Vee
Vee
13 years ago

I asked myself the same thing over at Peter Martin’s. However I believe “Henry Thornton” has been arguing the same thing for quite some time.

Fred Argy
Fred Argy
13 years ago

I understand your viewpoint, Nicholas, but I argued the opposite on the eve of the last interest rate rise. In a letter published in the AFR I said the following.

Since the early 90s, the RBA has a marvelous record and has shown excellent judgment in periods of uncertainty like the present one. So it is presumptuous to offer advice but here are three reasons why the RBA should NOT raise interest rates on Tuesday and wait two or three months to decide:

* credit market are still brittle, with the risk spread between the official cash rate and the rate on Australian prime residential mortgage-backed securities at 75 to 80 points compared with a normal spread of 30 to 40 basis points;

* the economy will gradually slow down of its own accord because of the wealth effect, the effects of the world economic slow-down, an over-valued exchange rate (reflecting large interest rate differentials), the effects of the promised fiscal tightening in 2008/9 and the delayed effect of earlier interest rate increases (monetary policy takes about a year to impact fully on the economy and we have had three official interest rate rises in the last six months or so plus an unofficial one by financial institutions);

* many of the inflationary forces in the economy are of the cost-push variety (oil, utility prices, food etc.) which dampen demand but do not respond much to domestic monetary policy; while a rise in interest rates will reduce the risk of a wage-price cycle, that risk is really quite small in todays deregulated labour market (even allowing for the proposed Rudd Government changes);

End of quote. Just goes to prove what Bernard Shaw said about economists.

NPOV
NPOV
13 years ago

From http://www.theaustralian.news.com.au/story/0,25197,23239168-12377,00.html;

“The discussion noted that a good case could be made for the larger move, on the grounds that the inflation outlook had deteriorated and the risk of inflation expectations becoming dislodged had increased.

“Thus there was a case for the board to send a stronger signal of its intention to act as necessary to reduce inflation.”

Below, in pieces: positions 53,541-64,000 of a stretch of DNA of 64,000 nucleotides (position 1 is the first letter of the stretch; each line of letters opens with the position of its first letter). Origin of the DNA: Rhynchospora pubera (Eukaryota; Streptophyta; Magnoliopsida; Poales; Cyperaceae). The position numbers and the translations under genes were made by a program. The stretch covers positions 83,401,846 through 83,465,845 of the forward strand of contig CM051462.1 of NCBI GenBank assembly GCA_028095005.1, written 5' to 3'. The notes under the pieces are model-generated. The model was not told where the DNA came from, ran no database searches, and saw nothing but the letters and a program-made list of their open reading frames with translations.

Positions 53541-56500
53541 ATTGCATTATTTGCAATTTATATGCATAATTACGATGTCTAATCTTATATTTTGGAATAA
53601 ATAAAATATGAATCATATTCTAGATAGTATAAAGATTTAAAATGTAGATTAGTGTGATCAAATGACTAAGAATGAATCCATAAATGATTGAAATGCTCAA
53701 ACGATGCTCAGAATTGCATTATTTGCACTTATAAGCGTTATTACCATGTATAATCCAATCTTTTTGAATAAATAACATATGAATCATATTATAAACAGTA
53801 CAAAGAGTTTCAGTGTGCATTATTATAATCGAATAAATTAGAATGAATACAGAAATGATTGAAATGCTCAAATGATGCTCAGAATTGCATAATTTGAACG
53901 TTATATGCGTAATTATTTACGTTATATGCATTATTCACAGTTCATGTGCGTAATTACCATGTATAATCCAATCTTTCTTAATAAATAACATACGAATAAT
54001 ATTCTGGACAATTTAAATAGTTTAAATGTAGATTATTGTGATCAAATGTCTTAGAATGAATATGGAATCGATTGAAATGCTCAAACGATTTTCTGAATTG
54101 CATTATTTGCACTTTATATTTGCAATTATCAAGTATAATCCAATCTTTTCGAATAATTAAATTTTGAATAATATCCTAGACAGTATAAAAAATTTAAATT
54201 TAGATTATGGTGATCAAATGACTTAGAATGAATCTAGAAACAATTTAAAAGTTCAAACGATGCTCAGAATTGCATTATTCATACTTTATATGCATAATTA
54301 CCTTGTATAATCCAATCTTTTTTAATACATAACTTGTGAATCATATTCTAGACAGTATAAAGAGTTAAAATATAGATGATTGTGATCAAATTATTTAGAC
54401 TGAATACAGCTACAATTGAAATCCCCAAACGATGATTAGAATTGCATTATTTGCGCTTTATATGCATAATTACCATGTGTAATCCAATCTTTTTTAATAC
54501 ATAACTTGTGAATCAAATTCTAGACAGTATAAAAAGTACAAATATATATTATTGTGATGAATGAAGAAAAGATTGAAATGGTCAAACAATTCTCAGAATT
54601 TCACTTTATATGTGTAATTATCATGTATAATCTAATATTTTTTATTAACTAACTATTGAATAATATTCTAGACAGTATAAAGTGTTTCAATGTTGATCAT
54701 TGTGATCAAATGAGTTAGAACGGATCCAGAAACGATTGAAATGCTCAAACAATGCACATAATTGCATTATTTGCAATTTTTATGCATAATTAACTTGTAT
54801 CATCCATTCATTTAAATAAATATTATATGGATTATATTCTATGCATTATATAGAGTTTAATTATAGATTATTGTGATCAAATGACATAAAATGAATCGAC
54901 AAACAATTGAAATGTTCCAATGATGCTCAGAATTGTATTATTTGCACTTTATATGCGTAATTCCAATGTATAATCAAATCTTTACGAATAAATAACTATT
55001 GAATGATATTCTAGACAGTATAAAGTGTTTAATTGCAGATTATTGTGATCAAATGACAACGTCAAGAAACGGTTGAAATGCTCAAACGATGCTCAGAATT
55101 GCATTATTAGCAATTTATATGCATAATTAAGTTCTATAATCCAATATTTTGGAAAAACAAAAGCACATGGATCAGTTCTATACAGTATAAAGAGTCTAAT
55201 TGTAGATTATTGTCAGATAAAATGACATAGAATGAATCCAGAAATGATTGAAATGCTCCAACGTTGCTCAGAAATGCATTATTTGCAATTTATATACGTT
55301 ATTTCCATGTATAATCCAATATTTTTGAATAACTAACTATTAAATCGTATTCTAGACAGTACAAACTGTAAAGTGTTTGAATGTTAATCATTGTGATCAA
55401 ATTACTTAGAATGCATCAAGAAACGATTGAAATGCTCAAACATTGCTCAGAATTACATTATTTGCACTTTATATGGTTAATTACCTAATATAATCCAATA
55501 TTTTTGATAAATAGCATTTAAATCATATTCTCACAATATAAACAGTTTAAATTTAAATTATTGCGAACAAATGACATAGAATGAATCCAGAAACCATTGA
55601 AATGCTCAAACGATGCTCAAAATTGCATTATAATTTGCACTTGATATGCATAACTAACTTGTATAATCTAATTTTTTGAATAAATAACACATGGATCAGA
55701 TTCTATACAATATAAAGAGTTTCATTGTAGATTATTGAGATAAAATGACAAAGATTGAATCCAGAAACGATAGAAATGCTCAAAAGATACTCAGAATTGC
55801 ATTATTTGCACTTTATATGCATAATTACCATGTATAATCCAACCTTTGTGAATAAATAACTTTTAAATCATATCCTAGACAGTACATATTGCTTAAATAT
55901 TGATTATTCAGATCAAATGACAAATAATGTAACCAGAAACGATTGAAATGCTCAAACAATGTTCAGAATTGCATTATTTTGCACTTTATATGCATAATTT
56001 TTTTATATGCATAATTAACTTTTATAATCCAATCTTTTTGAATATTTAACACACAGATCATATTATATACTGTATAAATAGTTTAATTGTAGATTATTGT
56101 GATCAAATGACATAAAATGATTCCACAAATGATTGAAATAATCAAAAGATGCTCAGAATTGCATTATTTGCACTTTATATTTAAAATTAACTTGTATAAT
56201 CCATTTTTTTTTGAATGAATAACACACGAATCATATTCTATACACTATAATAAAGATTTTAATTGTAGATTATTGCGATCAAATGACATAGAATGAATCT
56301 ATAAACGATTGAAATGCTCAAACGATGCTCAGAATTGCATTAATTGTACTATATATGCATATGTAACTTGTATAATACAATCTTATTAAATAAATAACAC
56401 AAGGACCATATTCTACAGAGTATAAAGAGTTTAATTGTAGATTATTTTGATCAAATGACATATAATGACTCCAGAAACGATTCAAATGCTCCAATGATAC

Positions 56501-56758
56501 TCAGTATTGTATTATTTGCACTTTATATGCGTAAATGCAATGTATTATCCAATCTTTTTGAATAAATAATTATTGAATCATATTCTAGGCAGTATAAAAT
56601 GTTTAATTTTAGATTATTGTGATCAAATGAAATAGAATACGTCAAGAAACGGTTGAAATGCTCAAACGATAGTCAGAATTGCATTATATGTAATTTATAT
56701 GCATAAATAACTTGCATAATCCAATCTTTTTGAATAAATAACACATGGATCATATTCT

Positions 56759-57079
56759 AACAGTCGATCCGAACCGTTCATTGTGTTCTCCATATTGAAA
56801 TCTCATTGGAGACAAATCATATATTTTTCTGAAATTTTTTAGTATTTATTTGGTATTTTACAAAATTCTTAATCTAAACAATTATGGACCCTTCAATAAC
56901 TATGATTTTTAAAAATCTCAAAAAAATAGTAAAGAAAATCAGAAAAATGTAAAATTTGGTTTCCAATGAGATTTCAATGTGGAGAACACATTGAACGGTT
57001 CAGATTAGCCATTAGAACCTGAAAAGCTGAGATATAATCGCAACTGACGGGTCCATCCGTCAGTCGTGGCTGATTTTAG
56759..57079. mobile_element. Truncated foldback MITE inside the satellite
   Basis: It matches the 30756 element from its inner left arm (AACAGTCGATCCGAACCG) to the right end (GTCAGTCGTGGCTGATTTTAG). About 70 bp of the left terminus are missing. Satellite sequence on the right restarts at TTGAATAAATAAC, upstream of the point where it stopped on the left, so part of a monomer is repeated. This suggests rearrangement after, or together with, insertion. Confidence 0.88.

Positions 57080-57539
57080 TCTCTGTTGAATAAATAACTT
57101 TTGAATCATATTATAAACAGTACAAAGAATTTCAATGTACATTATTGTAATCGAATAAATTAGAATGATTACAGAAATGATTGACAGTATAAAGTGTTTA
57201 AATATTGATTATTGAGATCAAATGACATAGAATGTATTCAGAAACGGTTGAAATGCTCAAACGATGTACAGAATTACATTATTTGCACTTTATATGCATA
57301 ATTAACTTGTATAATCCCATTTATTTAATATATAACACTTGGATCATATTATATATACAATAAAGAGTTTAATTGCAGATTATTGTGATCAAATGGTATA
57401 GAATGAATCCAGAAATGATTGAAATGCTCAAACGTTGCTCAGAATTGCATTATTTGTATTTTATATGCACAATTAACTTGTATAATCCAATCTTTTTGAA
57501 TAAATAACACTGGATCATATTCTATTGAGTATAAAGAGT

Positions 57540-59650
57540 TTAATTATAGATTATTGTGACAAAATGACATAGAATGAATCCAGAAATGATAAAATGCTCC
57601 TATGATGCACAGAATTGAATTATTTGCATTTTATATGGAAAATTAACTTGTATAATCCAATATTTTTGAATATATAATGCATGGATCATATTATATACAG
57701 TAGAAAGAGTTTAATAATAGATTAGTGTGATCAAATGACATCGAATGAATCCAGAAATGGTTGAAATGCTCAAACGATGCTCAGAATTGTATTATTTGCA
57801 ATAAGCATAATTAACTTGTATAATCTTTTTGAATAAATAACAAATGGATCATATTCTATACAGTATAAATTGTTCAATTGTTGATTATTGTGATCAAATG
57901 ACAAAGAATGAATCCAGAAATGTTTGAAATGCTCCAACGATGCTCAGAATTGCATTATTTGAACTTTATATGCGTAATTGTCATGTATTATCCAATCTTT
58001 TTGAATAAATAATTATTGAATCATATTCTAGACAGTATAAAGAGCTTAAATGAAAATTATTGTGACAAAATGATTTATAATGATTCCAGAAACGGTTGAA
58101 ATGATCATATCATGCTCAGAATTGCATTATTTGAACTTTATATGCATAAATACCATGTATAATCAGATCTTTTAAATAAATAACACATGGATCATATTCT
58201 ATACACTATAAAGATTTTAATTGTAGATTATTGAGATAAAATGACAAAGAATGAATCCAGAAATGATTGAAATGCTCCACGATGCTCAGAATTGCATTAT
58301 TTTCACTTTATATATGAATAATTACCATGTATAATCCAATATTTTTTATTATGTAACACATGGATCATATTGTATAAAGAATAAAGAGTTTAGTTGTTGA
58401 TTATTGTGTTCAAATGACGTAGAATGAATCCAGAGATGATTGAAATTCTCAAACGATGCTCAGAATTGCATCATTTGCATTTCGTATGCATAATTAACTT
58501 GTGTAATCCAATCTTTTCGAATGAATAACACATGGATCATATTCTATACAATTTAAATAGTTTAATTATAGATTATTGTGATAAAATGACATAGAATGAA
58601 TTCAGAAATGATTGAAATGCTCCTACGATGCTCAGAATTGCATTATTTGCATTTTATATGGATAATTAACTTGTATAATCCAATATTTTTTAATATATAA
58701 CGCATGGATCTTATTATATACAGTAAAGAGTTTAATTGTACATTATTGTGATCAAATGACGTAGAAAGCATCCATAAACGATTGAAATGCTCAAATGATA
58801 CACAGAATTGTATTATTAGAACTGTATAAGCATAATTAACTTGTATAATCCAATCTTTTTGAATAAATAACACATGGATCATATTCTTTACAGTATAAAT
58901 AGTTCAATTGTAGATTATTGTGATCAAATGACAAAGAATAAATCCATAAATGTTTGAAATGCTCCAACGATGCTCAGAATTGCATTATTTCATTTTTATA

Some sympathy for borrowers

But the central bank decided against such a move after it noted the level of interest rates already faced by borrowers.

Fred Argy
Fred Argy
13 years ago

Sorry Nicholas. I read your piece quickly and thought you were advocating a 0.5% increase in preference to the more gradual 0.25%. It appears you were not. I think the RBA has the same concerns as I have, so 0.25% was seen as a good halfway house.

And I agree with Mark and other bloggers that by stressing its tightening bias, the Bank is trying to scare everyone. But moral suasion is a two edged sword. It can deflate inflationary expectations (which is good) but raise bond market yields (bad because it can then force the Bank to respond by raising interest rates more than it really wants: let’s face it the Bank is influenced by markets as much as the other way around).

Tom N.
Tom N.
13 years ago

THE ACADEMIC POSE vs THE PLAIN ENGLISH PROSE

I don’t mind (much) how quickly they raise interest rates, but I do wish that they would raise them by a quarter of a percent, rather than by 25 basis points, if that’s the increase they choose. Use of the term “basis points” in general public discourse is just pretentious wanking intended to impress, well, non-economists; much as socioligsts insist on “biparating” things, rather than splitting them. Now, I don’t mind if economists want to out(basis)point each other, as long as its done in the privacy of their own homes or orrifices. But, pleeease, spare the punters from this crap.

sdfc
sdfc
13 years ago

Tim, the problem with the Bank threatening to raise rates and then not doing it would leave them with a credibility problem, so I would take the Bank’s threats very seriously.

The time for a 50 point increase(s) was 2006. If they had been more aggressive earlier they might not be in this predicament.